Congressional candidate Xochitl Torres Small once again dominated fundraising in the federal races, according to the latest campaign finance reports, covering Oct. 1 to Oct. 17. The Democrat seeking the 2nd Congressional District seat reported raising nearly $950,000 in those 17 days. The hefty campaign finance haul brought the water attorney’s total tally to over $3.8 million for the open congressional seat.
While Democrats led the way in fundraising in the latest quarter, federal campaign finance reports filed Monday show, one candidate considerably outraised the rest. NM Political Report first reported that Xochitl Torres Small, a Democrat seeking the 2nd Congressional District seat, raised over $1.9 million yesterday. Her fundraising total was $650,000 more than all three candidates for U.S. Senate combined raised in that same time period. Torres Small spent over $1.3 million and finished with $1.1 million cash on hand for the final few weeks of the race. Her opponent, Republican State Rep. Yvette Herrell, raised $564,000 and spent $245,000, leaving her with $419,000 cash on hand for the final stretch.
Democrats across the nation have announced massive fundraising hauls as the midterm elections near. This includes New Mexico. Water lawyer Xochitl Torres Small announced a record-breaking $1.9 million raised in the last quarter in her race to represent the state’s 2nd Congressional District. Campaign finance reports for federal races are due tomorrow and cover the period from July 1 to Sept. 30.
This story was co-published by USA Today. ALBUQUERQUE, N.M. — In New Mexico’s Statehouse, Jimmie Hall is something of a fixture: The veteran Republican representative has served District 28 in this sun-dried, high-desert city for seven terms.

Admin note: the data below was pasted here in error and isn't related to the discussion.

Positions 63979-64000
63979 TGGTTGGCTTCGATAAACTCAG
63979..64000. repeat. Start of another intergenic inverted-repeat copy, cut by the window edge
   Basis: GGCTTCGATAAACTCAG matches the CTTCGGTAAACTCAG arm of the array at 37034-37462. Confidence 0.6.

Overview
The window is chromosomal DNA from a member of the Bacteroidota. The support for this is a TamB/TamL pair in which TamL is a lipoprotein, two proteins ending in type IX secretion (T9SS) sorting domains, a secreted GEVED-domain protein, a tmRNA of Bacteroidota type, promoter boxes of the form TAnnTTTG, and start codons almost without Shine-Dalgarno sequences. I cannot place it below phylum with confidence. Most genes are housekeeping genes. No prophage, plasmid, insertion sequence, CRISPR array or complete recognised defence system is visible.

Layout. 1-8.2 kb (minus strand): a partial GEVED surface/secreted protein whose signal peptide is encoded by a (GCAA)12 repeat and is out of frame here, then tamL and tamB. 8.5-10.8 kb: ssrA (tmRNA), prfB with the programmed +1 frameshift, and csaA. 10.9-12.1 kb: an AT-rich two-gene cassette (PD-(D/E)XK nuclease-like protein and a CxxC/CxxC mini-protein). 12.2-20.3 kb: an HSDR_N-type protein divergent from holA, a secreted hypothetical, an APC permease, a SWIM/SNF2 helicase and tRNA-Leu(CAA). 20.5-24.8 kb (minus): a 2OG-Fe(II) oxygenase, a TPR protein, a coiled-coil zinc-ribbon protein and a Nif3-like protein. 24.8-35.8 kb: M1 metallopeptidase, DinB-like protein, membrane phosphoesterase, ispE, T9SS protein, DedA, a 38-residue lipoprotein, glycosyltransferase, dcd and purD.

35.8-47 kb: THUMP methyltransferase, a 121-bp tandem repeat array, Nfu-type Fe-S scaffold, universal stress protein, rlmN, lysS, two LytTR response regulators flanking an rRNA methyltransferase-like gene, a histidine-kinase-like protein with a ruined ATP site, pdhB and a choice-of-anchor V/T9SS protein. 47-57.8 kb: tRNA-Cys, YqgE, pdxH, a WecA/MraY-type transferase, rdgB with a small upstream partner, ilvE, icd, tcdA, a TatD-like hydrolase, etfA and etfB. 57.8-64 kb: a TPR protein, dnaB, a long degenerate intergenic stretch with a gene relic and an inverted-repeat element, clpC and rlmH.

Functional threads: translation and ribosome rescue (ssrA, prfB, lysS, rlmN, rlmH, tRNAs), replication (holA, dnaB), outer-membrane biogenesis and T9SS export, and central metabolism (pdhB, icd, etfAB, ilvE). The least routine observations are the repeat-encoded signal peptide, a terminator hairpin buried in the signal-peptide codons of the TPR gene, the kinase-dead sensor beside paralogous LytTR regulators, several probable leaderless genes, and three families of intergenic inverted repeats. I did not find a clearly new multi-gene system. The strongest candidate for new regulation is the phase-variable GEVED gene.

For much of Hall’s tenure, the district, which lies along the foothills of the Sandia Mountains on the eastern edge of Albuquerque, has been reliably conservative, so much so that he’s coasted to victory without having to face any Democratic opponent in his three most recent re-election bids. This story originally appeared at The Center for Public Integrity and is reprinted with permission. But this year is different. In November, Hall will square off against Melanie Stansbury, who is among a slew of young, progressive Democrats running for office at every level of government across the country.
ByDerek Willis, ProPublica, and Maggie Severns, Politico |
Allies of Senate Majority Leader Mitch McConnell used a blind spot in campaign finance laws to undercut a candidate from their own party this year — and their fingerprints remained hidden until the primary was already over. Super PACs, which can raise and spend unlimited sums of money in elections, are supposed to regularly disclose their funders. But in the case of Mountain Families PAC, Republicans managed to spend $1.3 million against Don Blankenship, a mustachioed former coal baron who was a wild-card candidate for a must-win West Virginia Senate seat, in May without revealing who was supplying the cash. The move worked like this: Start a new super PAC after a deadline for reporting donors and expenses, then raise and spend money before the next report is due. Timed right, a super PAC might get a month or more undercover before being required to reveal its donors.